JADAVPUR UNIVERSITY EAST COAST ALUMNI (JUECA)
Sailesh Ranjan Chowdhury
A state of mind where discussion on 'success' is rather stale and depressing
Sailesh R. Chowdhury is the founder, President and CEO of Basic Commerce and Industries Inc. (BCI) (www.bcisse.com), headquartered at BCI Building, Moorestown, NJ 08057, a multi-million dollar high-tech firm that provides engineering, research and development, software, signal processing and technological support to the nation’s space and defense organizations.
I had the pleasure of speaking with this Electrical Engineering (EE) graduate (1967) from Jadavpur University (JU) who is not only a talented engineer and a smart entrepreneur, but also a poet, painter and philanthropist. To find out more about him, please read on.
After graduating from high school, contrary to the old tradition of following his grandfather, father and brother into the medical profession, Sailesh decided to follow his brother’s ‘cool’ Electrical Engineer father-in-law and started pursuing his Bachelor of Electrical Engineering degree from JU in 1963. Sailesh remembered it was a memorable year in the history of JU. The all India university soccer, east zone cricket, table tennis and debate championships had all been won by Jadavpur that year.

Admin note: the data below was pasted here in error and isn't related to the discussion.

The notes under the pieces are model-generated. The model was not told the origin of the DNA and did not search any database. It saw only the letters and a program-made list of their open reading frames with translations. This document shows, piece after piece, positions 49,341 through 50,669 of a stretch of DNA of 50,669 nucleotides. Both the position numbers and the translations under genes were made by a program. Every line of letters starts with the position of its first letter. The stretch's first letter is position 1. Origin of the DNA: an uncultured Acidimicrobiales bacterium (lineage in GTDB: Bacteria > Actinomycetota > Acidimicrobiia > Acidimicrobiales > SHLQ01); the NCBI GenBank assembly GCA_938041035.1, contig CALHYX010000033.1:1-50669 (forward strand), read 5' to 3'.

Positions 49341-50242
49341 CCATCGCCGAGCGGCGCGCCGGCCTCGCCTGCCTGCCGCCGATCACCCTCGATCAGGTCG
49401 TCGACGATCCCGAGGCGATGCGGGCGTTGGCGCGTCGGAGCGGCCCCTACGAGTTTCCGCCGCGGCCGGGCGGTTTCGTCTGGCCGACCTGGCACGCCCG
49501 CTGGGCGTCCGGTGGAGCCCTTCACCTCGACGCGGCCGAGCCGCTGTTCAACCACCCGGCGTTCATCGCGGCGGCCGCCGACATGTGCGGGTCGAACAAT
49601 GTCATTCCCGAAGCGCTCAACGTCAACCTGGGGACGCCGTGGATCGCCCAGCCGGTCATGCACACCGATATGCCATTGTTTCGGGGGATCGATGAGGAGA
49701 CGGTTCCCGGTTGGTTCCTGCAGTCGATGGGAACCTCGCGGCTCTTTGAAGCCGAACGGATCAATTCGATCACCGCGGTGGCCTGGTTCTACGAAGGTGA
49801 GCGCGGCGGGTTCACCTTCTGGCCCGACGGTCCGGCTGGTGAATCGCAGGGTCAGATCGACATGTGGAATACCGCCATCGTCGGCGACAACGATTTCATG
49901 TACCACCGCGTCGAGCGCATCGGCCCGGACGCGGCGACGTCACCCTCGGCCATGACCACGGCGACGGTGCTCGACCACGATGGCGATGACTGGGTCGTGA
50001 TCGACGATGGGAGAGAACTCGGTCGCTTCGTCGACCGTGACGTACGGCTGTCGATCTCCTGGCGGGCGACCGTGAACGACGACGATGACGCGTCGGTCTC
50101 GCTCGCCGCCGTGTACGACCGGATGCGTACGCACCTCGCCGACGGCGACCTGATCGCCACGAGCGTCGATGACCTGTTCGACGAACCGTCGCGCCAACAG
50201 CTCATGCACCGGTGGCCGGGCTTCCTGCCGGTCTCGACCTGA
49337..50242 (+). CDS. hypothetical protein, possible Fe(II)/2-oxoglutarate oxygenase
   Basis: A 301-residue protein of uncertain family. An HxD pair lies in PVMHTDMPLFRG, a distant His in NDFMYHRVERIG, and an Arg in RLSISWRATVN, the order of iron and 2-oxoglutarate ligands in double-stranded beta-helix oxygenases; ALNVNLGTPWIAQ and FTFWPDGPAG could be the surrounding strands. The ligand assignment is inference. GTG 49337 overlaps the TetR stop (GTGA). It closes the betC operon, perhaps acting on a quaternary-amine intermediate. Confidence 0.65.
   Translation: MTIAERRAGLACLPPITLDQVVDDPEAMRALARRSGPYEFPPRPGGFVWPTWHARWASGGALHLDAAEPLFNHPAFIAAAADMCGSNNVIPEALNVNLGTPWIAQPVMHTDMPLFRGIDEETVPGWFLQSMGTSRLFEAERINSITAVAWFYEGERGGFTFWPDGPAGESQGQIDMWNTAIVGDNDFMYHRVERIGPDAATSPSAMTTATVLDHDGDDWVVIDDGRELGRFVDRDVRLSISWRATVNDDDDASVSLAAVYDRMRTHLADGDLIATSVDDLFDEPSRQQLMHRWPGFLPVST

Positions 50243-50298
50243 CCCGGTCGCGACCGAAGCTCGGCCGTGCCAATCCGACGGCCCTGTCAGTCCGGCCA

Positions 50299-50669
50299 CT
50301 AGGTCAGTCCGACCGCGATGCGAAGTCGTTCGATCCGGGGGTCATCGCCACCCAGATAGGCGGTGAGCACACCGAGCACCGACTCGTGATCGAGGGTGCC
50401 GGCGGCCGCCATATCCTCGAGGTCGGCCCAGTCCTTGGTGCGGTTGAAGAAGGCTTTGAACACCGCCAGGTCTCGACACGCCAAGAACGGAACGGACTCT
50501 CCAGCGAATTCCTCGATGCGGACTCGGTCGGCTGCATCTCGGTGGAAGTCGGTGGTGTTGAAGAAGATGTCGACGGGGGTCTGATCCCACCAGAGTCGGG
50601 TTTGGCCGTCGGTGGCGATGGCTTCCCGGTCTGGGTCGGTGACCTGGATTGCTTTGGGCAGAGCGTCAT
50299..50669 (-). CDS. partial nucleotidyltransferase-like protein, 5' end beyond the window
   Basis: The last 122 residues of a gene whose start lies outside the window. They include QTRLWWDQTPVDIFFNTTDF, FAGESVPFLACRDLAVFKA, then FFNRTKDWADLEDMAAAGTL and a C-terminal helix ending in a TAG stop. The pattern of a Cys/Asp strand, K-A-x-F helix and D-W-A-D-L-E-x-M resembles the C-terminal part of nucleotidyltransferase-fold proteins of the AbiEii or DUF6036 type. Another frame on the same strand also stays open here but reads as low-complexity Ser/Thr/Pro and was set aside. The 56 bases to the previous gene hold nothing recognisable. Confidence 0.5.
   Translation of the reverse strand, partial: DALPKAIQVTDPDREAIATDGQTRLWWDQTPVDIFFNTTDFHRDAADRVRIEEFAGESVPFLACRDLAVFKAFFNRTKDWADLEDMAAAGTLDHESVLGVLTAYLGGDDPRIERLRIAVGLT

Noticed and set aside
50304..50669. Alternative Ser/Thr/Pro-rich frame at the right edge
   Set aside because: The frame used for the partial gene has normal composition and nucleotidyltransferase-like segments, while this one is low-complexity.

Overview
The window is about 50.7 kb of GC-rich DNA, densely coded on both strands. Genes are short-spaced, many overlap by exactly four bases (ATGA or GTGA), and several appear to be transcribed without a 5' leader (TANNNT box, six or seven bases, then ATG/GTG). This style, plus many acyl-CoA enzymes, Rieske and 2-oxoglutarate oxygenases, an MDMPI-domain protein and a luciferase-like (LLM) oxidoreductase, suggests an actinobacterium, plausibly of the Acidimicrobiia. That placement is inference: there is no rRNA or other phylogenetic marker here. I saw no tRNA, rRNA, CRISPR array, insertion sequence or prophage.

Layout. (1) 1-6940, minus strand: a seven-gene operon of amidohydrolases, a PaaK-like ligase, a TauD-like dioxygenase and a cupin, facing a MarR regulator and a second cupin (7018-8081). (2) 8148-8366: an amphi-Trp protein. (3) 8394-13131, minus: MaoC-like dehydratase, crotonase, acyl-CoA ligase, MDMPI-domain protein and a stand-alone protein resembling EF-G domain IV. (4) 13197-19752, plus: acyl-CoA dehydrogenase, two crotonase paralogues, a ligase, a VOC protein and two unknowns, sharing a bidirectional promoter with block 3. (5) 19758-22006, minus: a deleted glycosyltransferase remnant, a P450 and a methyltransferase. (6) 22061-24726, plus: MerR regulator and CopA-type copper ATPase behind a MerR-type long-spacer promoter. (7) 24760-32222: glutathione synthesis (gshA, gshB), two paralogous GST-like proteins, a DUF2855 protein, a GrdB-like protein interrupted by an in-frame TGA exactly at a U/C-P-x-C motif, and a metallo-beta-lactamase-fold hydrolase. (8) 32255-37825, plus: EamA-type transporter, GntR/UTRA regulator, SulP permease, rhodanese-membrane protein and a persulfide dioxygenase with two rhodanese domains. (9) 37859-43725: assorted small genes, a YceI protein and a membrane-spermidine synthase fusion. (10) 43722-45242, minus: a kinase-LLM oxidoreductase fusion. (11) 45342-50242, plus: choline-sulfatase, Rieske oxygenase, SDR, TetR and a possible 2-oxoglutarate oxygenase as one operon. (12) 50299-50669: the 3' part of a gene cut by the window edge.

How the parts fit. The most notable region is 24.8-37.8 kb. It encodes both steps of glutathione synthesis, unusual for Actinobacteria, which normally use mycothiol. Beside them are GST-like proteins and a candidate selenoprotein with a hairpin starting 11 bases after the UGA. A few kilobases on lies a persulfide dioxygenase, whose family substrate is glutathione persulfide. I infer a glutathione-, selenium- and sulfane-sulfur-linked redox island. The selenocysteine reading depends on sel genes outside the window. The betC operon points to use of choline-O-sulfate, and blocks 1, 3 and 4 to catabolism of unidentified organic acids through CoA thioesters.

Besides studies, Sailesh was part of the JU cricket team, and also directed and staged several dramas. He became the founder member of the JU Cine Club and was actively involved in organizing annual cultural festival events. Back then known as the JU Social, Sailesh was the General Officer of Commanding for the event in 1967, during his final year at the University.